The authors include Johannes Krause, Max Planck Institute for Evolutionary Anthropology, Leipzig, Germany; Adrian Briggs, Max Planck Institute for Evolutionary Anthropology, Leipzig, Germany; Matrin Kircher, Max Planck Institute for Evolutionary Anthropology, Leipzig, Germany; Tomislav Maricic, Max Planck Institute for Evolutionary Anthropology, Leipzig, Germany; Nicolas Zwyns, Max Planck Institute for Evolutionary Anthropology, Leipzig, Germany; Anatoli Derevianko, Russian Academy of Sciences, Novosibirsk, Russia; Svante Paabo, Max Planck Institute for Evolutionary Anthropology, Leipzig, Germany.

Story Source:

Adapted from materials provided by Cell Press

SingularityHub.com, January 2010, by Aaron Saenz  —  If you want to live forever you better start figuring out how your body is doing today. A&D Medical, a San Jose based company, and their Life Source products should allow anyone with a pulse to monitor their health via wireless connections. Their combo kit, which monitors activity, weight, and blood pressure, is now available for under $200 at Amazon! This puts the most basic indicators of health at almost anyone’s disposal.


Need a better health monitoring system?

Those indicators will be transmitted via wireless connection to be stored and analyzed online. Using software form Life Source, you just log on, and watch how the little graphs change from day to day. There’s even a way for you to share your information with others so that an elderly patient can be observed by their caretakers, or so that weight loss buddies can encourage one another. After all, living forever would be boring if you did it by yourself.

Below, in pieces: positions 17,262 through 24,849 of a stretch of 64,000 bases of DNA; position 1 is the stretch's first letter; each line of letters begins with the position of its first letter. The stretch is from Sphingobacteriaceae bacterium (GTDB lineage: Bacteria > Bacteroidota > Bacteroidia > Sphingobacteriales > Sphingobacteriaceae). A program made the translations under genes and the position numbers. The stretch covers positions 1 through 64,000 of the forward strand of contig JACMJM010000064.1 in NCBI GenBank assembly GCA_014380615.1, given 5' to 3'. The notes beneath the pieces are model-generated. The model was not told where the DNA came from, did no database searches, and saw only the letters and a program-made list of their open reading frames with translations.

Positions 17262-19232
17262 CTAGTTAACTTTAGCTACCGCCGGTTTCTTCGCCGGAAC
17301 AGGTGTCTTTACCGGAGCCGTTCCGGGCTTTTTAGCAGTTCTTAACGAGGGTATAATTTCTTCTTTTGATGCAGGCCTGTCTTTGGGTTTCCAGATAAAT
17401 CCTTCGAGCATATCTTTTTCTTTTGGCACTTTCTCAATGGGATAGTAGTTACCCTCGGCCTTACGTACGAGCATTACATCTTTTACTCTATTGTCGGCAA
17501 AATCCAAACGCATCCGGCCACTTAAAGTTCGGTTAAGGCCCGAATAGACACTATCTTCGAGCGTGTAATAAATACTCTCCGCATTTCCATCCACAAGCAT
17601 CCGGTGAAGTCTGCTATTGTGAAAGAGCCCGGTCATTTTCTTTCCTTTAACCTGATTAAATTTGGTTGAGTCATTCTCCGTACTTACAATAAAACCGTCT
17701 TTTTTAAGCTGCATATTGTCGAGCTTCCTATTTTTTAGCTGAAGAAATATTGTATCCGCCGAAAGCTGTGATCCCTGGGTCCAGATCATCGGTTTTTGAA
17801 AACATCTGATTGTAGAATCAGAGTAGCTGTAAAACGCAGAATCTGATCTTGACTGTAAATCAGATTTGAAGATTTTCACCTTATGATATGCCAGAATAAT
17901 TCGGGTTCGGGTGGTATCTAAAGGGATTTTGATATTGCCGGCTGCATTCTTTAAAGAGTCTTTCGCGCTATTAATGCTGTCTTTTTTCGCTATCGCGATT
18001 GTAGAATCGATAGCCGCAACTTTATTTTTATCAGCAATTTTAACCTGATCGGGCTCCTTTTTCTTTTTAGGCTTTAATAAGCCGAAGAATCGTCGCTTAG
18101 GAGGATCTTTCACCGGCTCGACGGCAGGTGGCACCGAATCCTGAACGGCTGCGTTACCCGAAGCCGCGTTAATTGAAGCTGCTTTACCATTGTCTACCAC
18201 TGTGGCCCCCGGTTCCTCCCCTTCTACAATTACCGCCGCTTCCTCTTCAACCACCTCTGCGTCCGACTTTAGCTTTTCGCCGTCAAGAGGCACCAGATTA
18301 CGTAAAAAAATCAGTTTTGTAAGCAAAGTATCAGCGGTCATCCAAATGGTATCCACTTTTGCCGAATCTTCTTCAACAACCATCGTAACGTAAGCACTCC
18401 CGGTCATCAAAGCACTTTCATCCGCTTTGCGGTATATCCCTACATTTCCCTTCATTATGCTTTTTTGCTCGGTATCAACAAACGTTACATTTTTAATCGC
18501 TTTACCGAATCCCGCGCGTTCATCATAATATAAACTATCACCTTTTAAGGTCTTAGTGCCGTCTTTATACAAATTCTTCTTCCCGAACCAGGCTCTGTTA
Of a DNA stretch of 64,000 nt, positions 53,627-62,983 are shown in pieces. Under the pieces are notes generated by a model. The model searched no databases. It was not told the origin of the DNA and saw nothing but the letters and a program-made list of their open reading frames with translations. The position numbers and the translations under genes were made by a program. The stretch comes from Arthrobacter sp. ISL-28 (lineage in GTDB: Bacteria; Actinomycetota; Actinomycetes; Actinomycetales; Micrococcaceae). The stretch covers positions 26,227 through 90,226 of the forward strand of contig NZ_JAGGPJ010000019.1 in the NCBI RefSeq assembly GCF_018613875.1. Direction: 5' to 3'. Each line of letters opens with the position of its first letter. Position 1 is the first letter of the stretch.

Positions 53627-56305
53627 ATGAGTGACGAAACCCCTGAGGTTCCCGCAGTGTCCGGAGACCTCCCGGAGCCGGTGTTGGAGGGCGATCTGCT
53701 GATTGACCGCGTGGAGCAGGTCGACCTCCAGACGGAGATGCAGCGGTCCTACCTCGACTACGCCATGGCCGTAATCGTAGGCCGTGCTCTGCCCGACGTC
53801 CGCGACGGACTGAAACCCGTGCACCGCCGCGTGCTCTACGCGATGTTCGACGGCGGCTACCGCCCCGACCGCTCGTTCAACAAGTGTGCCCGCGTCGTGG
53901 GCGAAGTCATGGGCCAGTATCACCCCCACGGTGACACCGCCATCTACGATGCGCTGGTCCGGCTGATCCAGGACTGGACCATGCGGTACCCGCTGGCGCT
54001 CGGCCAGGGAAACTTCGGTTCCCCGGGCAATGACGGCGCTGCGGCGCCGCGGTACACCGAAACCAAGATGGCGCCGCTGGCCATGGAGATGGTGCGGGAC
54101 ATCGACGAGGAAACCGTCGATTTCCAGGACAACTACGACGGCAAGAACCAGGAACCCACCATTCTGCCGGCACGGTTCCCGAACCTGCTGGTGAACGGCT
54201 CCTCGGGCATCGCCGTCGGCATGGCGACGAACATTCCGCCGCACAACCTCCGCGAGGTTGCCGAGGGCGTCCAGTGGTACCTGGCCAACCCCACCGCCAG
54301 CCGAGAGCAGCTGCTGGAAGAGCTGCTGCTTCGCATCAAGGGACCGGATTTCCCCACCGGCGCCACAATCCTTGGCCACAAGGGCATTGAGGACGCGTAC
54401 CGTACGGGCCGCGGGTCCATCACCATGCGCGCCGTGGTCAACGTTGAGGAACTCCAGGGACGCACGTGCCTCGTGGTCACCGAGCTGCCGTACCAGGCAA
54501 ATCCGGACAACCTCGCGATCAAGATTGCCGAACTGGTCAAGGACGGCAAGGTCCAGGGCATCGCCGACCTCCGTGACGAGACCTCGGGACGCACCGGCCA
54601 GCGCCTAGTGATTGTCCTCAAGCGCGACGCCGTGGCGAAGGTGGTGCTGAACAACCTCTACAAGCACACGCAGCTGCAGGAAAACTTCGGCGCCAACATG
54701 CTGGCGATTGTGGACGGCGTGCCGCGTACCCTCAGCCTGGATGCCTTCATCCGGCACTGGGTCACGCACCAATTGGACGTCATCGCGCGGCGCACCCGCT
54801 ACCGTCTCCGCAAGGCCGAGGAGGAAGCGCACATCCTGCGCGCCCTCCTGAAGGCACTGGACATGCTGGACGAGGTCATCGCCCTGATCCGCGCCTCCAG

Life Source has a whole host of monitors they sell, and the combo kit has three: a scale, a blood pressure cuff, and a pedometer/motion sensor for determining your daily activity. Other monitors can be cheaper, and some even fit these functions on a single watch. However, Life Source provides a USB wireless connector, allowing your monitors to automatically update online records and keep track of how your doing no matter where you go. That’s pretty cool.


Learn about your vital signs and share them with others with Life Source.

We’ve seen similar approaches to health monitoring before, so none of this is exactly new. There are toilets that analyze blood pressure, and er…fluids. Body Trace also has a scale that will track your weight and send it for online recording/analysis. Toumaz has a high tech networking system that will interface with monitors in homes as well as hospitals. But Life Source is unique in that their system is an all-encompassing package.

Of course, by trying to hit it all, they’ve opened themselves up for some misses. Life Source’s online software (the Wellness Connected application) has the typical problems with allowing multiple instances of the same device on the same profile. Or even handling multiple profiles on the same device. Life Source does allow you to opt into using ActiHealth from Massachusetts based Fit Sense, but you can’t use both Wellness Connected and ActiHealth at the same time.

Whether you use Life Source, or some other monitoring system, knowing more about your health will help you maintain it. As the world continues to age, wellness systems will become more common, and tracking health information more important. I’m interested to see if the US trend of obesity encourages the sell of monitors. Americans might really be encouraged by tracking their fitness. After all, GI Joe said it best: knowing is half the battle.


Will your child’s umbilical cord be a missed opportunity?